Zoom is inching closer to offering end-to-end encryption after publishing a draft cryptographic design for the security feature that is coming to fruition as part of the company’s three-month plan to bolster its security and privacy stature.
The draft comes shortly after Zoom acquired Keybase, a secure messaging service company that is supposed to help Zoom reach that encryption milestone. Since early May, Keybase and Zoom teams have been integrating to help bring that offering to the platform has was vulnerable to meeting hacks and other security and privacy issues.
In a blog, Keybase co-founder and former CEO Max Krohn said the plan is to build the most secure video meeting offering that can reach Zoom’s current scalability.
Security and privacy are the twin pillars of Zoom’s 90-day plan. When I joined Zoom with the rest of the Keybase team on May 7, we announced our intention to build the most secure video meeting offering that can reach current Zoom scalability.
In our commitment to remaining transparent and open as we build this end-to-end encryption offering, we have published our cryptographic design for peer review on GitHub. We will host discussions with cryptographic experts, nonprofits, advocacy groups, customers, and others to share more details and solicit feedback for the final design.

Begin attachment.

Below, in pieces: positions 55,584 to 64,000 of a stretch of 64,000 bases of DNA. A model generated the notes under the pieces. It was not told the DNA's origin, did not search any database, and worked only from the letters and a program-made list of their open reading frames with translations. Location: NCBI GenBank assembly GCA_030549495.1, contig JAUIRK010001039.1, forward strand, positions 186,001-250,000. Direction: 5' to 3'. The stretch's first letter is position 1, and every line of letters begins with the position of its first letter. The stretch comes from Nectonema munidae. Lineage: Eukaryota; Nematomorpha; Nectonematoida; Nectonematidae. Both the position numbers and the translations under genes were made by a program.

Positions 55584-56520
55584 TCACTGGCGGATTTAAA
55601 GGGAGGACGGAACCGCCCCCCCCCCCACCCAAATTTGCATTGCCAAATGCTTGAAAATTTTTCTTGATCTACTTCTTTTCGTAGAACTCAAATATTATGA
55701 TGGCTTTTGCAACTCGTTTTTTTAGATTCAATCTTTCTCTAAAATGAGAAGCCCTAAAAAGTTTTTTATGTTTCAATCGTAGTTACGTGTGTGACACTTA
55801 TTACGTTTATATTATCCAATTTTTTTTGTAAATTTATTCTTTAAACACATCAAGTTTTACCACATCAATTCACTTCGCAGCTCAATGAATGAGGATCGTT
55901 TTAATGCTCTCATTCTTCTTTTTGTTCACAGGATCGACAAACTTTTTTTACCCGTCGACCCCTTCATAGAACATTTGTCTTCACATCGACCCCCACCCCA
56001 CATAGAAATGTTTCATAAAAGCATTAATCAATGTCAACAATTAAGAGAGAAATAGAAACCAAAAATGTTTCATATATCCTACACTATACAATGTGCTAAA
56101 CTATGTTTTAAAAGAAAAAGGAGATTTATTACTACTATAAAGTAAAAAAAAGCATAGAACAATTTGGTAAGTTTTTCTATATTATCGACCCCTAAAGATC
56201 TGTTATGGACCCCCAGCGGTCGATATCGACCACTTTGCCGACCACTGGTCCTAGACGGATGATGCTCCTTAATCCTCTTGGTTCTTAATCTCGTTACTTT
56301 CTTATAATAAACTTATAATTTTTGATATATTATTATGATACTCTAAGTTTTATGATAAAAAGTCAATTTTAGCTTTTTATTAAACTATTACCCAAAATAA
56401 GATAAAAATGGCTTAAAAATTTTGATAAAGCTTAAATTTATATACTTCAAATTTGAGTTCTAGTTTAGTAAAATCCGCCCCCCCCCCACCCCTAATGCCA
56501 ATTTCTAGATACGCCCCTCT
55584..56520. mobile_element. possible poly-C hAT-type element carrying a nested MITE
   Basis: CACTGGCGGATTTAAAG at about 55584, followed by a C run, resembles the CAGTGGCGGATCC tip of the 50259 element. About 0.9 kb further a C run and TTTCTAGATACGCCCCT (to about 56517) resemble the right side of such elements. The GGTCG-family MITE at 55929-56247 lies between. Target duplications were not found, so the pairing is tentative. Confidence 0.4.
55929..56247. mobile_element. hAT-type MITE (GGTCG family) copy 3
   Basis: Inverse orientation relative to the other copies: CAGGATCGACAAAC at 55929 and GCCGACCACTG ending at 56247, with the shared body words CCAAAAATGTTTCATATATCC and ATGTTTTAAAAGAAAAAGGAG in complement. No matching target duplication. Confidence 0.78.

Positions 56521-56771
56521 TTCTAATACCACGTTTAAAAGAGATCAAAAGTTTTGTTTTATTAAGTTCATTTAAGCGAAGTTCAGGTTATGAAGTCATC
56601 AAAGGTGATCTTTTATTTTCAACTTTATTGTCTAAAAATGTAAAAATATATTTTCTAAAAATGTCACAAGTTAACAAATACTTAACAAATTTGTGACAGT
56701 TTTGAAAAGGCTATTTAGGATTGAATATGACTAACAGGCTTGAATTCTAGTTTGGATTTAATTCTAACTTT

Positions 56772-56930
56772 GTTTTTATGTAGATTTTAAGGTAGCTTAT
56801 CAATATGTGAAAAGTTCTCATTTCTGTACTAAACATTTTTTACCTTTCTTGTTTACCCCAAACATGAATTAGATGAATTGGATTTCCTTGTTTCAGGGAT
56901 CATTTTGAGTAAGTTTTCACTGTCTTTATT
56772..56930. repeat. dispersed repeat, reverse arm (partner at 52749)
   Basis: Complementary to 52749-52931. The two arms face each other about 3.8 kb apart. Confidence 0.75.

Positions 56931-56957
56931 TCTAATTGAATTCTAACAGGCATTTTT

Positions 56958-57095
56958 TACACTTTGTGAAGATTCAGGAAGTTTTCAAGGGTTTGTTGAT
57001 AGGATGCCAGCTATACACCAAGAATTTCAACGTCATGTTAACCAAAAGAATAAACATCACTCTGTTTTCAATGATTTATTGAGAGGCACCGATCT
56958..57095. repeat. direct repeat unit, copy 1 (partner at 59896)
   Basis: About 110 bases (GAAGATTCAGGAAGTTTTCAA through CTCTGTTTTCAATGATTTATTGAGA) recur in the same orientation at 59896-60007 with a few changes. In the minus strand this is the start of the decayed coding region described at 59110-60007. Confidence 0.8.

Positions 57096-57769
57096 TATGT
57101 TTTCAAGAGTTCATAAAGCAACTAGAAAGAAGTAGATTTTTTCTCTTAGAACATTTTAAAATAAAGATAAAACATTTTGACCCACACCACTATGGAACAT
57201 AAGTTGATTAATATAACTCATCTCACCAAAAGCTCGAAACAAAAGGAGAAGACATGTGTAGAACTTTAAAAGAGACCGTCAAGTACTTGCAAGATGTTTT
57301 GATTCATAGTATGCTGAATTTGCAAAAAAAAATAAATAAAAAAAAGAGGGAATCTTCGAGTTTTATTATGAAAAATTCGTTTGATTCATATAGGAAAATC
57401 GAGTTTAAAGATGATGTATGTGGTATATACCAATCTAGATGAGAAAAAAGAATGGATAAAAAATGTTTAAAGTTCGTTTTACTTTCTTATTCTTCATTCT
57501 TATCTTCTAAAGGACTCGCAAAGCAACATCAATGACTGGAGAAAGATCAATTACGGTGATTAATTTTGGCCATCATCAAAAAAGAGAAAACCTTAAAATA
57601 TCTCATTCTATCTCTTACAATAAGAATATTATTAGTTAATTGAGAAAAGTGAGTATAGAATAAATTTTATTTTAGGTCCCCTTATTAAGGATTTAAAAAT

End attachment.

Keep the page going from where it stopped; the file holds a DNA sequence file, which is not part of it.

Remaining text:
Once we have assessed this feedback for integration into a final design, we will announce our engineering milestones and goals for deploying an end-to-end encryption offering for Zoom users
The draft comes as the company also announced several new security updates, including new default screen sharing restrictions, consent for unmute, new audio for waiting rooms, temporarily removing GIPHY integration, multiple login restrictions and more.
Since COVID-19 forced us all to Zoom and other collaboration platforms, the company has taken great lengths to address security and privacy concerns, especially after both private enterprise and government banned the use of the platform due to those concerns.
If your customers have questions about Zoom’s security, point them to this information and tell them about Zoom’s much publicized efforts to bring more security to the platform.
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